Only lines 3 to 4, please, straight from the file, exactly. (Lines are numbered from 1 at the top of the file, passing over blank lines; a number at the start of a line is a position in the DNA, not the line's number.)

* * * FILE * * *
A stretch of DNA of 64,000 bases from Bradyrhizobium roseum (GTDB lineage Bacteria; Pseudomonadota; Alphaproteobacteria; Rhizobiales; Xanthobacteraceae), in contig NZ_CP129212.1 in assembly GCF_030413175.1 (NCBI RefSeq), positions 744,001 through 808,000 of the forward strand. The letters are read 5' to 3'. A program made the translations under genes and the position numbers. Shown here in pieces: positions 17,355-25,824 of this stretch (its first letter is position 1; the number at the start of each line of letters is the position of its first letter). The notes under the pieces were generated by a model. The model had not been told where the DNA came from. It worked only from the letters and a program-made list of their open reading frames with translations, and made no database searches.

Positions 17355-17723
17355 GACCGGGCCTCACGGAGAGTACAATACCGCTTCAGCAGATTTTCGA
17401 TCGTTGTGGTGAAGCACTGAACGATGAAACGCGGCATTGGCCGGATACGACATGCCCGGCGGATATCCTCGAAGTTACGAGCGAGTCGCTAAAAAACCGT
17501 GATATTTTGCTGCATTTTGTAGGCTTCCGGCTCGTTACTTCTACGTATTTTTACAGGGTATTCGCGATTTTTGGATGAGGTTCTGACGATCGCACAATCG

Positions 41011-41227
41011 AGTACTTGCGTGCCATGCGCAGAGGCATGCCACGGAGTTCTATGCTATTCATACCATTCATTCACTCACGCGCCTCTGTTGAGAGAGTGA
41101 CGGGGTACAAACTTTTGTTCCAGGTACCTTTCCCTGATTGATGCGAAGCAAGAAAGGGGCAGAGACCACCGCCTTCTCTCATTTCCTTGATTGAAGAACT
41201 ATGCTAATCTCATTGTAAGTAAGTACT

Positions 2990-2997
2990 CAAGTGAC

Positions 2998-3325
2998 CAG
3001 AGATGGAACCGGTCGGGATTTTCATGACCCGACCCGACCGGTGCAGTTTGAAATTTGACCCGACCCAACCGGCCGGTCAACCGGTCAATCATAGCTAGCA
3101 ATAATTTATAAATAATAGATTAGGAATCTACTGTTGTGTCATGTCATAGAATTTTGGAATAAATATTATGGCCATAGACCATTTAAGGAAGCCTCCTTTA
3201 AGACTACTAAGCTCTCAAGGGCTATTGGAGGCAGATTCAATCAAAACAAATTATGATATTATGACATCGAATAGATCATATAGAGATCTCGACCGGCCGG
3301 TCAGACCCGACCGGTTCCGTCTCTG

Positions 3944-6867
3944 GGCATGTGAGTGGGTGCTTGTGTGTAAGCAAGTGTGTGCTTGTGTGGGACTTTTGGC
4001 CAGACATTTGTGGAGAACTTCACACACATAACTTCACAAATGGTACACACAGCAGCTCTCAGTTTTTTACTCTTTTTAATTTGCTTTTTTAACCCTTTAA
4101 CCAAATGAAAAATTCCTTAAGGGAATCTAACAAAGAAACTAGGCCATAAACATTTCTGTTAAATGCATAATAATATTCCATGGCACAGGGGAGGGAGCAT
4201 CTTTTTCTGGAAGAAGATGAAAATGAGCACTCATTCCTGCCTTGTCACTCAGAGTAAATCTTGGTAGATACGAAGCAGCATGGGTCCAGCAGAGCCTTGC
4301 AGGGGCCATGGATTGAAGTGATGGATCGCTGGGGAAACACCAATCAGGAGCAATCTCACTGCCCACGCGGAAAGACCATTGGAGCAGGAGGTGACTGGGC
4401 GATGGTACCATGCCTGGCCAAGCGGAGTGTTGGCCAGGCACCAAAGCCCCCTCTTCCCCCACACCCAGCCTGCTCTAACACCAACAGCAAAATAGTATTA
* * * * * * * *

17355 GACCGGGCCTCACGGAGAGTACAATACCGCTTCAGCAGATTTTCGA
17401 TCGTTGTGGTGAAGCACTGAACGATGAAACGCGGCATTGGCCGGATACGACATGCCCGGCGGATATCCTCGAAGTTACGAGCGAGTCGCTAAAAAACCGT